Devarim: Can The Negative Become A Catalyst For Good?
August 9, 2019
What is the most effective way to deal with the challenges in our lives? Is is possible to transform the negative forces we encounter into a catalyst for good?
Human beings have an Inherent propensity towards hope. If you have any doubt take a look at children. More then anyone else, they reflect our natural state.
The reason for this is because, embedded deep within us is a divine spark which animates every fiber of our being. Consequently we believe in the inherent goodness of mankind and the trajectory of history. As expressed in a popular Israeli quote “In the end it will be good”.
The challenge is to be able to see through the corruptive forces that obscure the positive energy that lies beneath. In doing so we help to unleash the powerful light inherent within.
The day in the Jewish calendar most associated with negative forces and tragedy is Tisha B'Av, the 9th day of the month of Av. On this day we mourn the destruction of both Temples and a long list of calamities throughout the ages.
The prophets assure us however that “The fast of the fourth, fifth, seventh and tenth months, shall become occasions for joy and gladness, happy festivals for the House of Judah”. In other words, through their ability to see a reality that transcends time and space they are able to see the transformative power of even the greatest tragedy.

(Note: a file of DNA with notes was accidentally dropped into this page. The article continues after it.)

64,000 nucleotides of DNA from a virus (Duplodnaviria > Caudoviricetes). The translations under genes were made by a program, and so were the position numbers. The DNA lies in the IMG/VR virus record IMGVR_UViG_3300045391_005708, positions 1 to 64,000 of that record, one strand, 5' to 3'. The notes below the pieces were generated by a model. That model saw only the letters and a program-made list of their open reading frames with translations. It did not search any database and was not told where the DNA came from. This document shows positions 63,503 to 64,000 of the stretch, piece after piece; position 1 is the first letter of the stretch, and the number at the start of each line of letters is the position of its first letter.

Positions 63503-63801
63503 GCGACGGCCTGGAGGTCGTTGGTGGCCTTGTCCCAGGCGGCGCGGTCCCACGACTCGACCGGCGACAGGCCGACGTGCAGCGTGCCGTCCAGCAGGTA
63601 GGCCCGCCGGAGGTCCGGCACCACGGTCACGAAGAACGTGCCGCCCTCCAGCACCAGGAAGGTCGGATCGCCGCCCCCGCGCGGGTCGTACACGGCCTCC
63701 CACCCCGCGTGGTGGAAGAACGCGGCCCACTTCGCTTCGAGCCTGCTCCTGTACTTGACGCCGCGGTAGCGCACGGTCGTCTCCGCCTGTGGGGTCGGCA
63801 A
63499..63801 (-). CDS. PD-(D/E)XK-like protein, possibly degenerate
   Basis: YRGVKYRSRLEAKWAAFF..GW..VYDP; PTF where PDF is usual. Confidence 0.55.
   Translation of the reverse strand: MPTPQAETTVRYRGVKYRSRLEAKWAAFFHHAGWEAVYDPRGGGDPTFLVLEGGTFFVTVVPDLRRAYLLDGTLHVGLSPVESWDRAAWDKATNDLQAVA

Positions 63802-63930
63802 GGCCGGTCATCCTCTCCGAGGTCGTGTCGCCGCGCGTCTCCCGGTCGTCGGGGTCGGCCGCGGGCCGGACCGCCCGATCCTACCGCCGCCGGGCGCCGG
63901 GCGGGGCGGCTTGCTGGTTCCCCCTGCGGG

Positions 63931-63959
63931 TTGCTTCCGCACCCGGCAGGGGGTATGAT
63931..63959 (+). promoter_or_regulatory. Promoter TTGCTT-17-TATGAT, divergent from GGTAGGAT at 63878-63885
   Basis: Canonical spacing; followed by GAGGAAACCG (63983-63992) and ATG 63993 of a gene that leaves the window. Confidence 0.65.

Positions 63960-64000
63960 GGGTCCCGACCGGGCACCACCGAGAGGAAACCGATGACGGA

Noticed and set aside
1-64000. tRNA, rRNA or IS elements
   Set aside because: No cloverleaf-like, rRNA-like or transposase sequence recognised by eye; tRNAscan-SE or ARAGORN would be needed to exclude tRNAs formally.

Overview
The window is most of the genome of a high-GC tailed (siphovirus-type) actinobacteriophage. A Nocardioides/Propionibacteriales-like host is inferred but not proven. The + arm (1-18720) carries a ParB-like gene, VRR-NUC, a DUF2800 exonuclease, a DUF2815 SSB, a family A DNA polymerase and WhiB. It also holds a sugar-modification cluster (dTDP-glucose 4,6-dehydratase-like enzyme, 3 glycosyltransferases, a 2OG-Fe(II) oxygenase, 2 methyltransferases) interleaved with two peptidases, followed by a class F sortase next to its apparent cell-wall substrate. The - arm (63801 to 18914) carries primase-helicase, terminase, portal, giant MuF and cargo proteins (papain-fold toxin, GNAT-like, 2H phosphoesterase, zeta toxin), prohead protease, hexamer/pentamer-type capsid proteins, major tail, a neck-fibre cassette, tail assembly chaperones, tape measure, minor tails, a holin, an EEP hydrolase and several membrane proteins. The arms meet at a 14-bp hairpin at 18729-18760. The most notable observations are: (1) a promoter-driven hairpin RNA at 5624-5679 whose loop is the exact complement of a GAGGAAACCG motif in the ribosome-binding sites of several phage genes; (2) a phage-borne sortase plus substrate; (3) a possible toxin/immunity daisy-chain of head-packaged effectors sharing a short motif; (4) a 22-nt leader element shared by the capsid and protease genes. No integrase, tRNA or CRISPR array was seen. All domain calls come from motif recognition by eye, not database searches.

This year is especially unique. For being that the 9th of Av falls on this Saturday, the fast of Tisha B'Av is observed on Sunday instead. Consequently we are obligated to be joyous and to celebrate on Shabbat with fish, meat and wine, which is in fact the 9th of Av.
The Rebbe points out that under these circumstances the positive energy embedded in this day become separate and distinct from the negative forces. This in turn allows for the unleashing of its transformative powers which are now unhindered.
Applied in our own lives this event represents our natural ability to carefully dissect the positive from the negative. To be able to recognize and appreciate the good inherent within all of us. We can do this by being more patient and less judgmental; with people we don’t know, and especially with the people we do know.